This project is documenting, comprehensively studying, and conceptualizing the visual projections of Jerusalem in Europe. Its aim is to study the phenomenon of Jerusalem’s mobility in changing historical, religious, and spiritual conditions; the various factors that were instrumental in transporting Jerusalem abroad, at different times and geographical locations; and the dynamics of exchanges and confrontations between the three monotheistic religions as expressed visually when referring to Jerusalem.
SPECTRUM focuses on the meeting points between the ”shapes of the holy” in Jerusalem itself and those created by translation elsewhere, especially in Europe. The act of translation is addressed in all its complexity: causes, stages, commonalities between model and copy as well as distortions and twists, channels of transmission, motivations, political ramifications, the limits of similarity, imitations and adaptations, convergence and divergence in shape and ritual, and more.
Jerusalem is a constant presence in the mind of Jews, Christians, and Muslims. The visual element in this presence is no less weighty than the textual testimonies. However, unlike those testimonies, the visual evidence is still largely undervalued as a primary source in historical and cultural studies. SPECTRUM is primarily dedicated to monumental, architectural reproductions, the most prominent carriers of Jerusalem’s presence elsewhere, but it also includes pictorial and sculptural representations, as well as objects and artifacts that complement these or serve as connecting elements and witnesses.
The projections of Jerusalem that form the core of SPECTRUM can be described as multimedia manifestations of the city. They are topographical recreations of Jerusalem's loca sancta, arranged in spatial relationships that sometimes reproduce the real ones. The holy places are represented through architecture as well as sculptures that reenact the events that made the respective place holy, complemented by mural paintings and many artifacts. In each complex, the number of constituent components varies according to region, time, and resources and has often been subject to later changes. However, the combined use of topography, architecture, sculpture, and painting; the outlining of a landscape as sacred space; the possibility of moving within these complexes, are essential features of them all.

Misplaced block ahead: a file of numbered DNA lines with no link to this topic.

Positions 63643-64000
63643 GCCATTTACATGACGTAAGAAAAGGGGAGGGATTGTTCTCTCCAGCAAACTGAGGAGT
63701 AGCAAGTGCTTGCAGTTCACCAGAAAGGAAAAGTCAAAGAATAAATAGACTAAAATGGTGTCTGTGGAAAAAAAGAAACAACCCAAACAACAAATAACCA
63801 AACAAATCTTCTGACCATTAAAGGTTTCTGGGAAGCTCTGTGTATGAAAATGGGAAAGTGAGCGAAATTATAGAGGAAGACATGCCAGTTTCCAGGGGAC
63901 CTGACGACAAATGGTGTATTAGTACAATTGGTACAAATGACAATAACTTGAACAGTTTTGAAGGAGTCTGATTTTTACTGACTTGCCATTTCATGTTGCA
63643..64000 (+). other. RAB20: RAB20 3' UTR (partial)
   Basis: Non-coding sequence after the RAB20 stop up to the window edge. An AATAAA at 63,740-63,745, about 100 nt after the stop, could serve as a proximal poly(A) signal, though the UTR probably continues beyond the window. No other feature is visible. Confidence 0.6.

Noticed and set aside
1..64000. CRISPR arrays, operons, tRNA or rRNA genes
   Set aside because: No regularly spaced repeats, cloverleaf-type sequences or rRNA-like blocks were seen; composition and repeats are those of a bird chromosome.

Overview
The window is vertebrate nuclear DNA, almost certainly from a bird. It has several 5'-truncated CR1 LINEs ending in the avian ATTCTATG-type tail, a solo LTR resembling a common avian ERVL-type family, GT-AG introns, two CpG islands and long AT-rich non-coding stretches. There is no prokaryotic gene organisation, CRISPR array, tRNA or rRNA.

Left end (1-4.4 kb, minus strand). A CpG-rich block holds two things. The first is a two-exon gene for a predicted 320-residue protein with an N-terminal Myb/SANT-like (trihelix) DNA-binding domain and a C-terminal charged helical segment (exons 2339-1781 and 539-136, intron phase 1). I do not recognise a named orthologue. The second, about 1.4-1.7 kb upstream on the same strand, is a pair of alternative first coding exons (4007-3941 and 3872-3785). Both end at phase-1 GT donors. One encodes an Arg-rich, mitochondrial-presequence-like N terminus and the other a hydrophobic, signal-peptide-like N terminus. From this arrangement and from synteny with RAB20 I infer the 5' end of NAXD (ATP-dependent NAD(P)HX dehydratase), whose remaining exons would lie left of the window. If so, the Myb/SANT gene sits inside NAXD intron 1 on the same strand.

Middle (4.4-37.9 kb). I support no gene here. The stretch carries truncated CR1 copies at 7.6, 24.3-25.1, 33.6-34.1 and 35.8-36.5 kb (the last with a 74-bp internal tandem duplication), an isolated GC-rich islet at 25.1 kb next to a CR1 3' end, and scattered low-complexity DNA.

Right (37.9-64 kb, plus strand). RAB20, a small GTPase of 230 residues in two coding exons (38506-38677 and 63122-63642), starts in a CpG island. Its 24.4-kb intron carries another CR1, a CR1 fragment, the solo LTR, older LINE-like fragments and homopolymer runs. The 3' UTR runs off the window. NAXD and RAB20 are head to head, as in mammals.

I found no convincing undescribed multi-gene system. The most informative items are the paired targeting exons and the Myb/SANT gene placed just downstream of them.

So far, a comprehensive view of these genres, combined with a study of their use and functioning on long timescales has never been attempted. Several underlying factors account for the past fragmented approach. One of them results from the history of the discipline of art history. Modern research still largely depends on attitudes that originated in the Renaissance and were perpetuated through seventeenth, eighteenth, and nineteenth century scholarship, which classified these types of monuments and installations as “low art“ with no place in an art-historical discourse. Today, with the infusion of new media and technologies into our visual life and the shift toward a comprehensive Kunstwissenschaft, art history has become more generous and embracing, and the contribution of “popular” art to a deeper understanding of cultural phenomena is universally recognized, allowing these monuments to take their place in the academic discourse.
Once revealed in all its density and complexity by the project, the rich chain of Jerusalem representations will not only enhance understanding of the complex and enduring phenomenon of Jerusalem but also of inner processes, preoccupations, and aspirations in Europe, while significantly contributing to the ongoing discourse about images and their role in history and society.